On the South Island coast I’m on the alert for local fauna. My first sighting is a sea lion flinging an octopus about in Blueskin Bay. That dark shape in the water is the sea lion’s head, octopus dangling from mouth. (If you click on the photo to enlarge it, you can make it out.)
Next morning I see the sea lion again. This time breakfast is flounder (so I’m told).
…down the hatch it goes…
On the Otago coastline between Oamaru and Dunedin is an outcrop of rocks called Shag Point. There, all year round, you can see a colony of New Zealand fur seals. On this day it is pouring with rain and blowing a gale. I can’t step out of the car without getting soaked so I take these photos from my car window.
At the turn off to Shag Point is a cottage. Wow! What an outlook. Location Location!!
The next day we return to Shag Point as the rain has stopped. I take a five minute walk from the car park and look down over the cliff. Can you make out the seals on the rocks? (It can be hard to tell a seal from a rock.)
This must be the nursery.
…and this is surely Father. “Wake Up Father“.
After a few days in Otago we find ourselves back in Canterbury. We stay in this heavenly homestead near Little River (not far from Christchurch). The house was built in 1900. We feel we are in a Katherine Mansfield short story.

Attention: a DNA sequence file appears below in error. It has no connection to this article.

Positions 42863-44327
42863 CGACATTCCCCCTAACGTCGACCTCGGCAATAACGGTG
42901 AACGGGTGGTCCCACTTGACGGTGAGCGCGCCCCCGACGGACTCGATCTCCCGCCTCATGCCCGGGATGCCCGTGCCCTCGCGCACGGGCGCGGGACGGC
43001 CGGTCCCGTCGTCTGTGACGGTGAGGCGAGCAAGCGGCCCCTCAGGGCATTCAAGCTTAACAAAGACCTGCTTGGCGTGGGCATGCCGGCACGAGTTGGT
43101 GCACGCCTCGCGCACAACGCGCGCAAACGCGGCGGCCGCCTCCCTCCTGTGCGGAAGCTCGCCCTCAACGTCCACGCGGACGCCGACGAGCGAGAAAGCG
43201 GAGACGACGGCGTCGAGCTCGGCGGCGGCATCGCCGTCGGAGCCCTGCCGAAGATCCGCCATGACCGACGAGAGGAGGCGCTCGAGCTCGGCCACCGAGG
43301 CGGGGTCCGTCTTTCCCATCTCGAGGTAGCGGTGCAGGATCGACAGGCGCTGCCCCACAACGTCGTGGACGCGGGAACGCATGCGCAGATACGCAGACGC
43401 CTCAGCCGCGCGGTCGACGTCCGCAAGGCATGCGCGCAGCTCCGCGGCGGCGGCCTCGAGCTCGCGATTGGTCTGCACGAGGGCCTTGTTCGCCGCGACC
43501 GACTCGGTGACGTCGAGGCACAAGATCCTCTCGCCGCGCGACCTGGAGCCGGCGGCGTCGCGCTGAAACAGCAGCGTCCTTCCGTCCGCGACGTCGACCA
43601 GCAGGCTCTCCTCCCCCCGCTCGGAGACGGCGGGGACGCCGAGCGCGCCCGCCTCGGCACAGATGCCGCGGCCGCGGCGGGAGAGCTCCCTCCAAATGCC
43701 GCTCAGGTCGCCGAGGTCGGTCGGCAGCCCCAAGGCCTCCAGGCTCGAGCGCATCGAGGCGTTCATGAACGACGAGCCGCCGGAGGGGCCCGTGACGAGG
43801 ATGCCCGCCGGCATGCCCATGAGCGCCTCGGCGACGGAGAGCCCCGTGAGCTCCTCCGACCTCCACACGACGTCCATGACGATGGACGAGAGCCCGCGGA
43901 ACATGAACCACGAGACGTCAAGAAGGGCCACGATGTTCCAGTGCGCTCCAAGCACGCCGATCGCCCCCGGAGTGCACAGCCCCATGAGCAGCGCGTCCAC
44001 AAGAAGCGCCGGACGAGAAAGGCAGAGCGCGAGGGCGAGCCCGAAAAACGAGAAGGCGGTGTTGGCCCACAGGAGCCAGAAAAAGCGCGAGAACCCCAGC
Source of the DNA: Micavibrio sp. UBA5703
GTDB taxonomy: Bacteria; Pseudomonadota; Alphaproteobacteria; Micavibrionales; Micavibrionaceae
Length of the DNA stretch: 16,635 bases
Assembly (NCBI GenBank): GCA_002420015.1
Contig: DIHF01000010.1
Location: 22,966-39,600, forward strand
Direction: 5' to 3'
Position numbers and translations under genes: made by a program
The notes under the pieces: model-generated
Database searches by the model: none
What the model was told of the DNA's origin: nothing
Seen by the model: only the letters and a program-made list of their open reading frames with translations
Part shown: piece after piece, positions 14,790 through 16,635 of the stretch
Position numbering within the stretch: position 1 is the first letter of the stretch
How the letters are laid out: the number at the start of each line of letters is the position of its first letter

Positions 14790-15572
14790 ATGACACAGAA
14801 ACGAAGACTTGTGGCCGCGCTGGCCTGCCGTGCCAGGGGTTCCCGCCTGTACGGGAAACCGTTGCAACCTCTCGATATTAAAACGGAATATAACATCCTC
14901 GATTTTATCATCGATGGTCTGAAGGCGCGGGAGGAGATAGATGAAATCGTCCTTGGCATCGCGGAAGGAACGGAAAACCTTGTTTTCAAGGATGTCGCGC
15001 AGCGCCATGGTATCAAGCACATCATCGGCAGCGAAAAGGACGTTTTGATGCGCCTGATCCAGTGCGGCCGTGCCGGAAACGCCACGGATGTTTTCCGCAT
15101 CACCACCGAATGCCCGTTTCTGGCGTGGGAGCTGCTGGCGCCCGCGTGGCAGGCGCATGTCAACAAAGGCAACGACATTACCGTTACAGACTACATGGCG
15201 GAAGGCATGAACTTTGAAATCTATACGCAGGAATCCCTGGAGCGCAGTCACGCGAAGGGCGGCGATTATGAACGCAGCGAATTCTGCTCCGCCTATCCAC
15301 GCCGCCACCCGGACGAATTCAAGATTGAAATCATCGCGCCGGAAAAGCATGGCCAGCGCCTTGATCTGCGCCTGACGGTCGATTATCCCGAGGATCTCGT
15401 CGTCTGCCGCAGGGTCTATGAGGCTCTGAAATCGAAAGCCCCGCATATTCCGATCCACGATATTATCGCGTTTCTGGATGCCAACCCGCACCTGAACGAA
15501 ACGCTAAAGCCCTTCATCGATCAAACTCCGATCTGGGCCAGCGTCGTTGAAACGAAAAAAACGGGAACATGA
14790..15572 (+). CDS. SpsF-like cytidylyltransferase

I am always drawn back to Birdlings Flat, a beach entirely made up of stones. A group of South Island pied oystercatchers make their way along the beach.
A black-backed gull ruffles his feathers.
Red-billed gulls rest and think about what to do next. (My aim is to photograph without disturbing the birds, which I succeed in doing.)
The surf continuously pounds this southern-facing coastline. I lie in the stones and watch the white-fronted terns as they preen themselves…
…call to one another…
…and fly out.
In the lagoon behind the beach a solitary white heron sounds an alarm. Is it me he is worried about? There is quite a body of water between us.
But still he flies away. (Perhaps he always meant to fly away and it is nothing to do with me. I hope so.)
Driving over the hills of Banks Peninsula we encounter a flock of sheep. The farmer looks like Jed Clampett.
The view from the top of the hill is outstanding. That must be Akaroa on the far side.
I suggest to Matthew he might like to check out some Barry’s Bay cheese. While he is sampling the famous cheeses I hop across the road to photograph the birds.
A paradise shelduck forages during low tide.
On a small island in the bay birds not of a feather stick together.
A pukeko takes me and my camera in her stride.
…and the next day we fly back to Australia.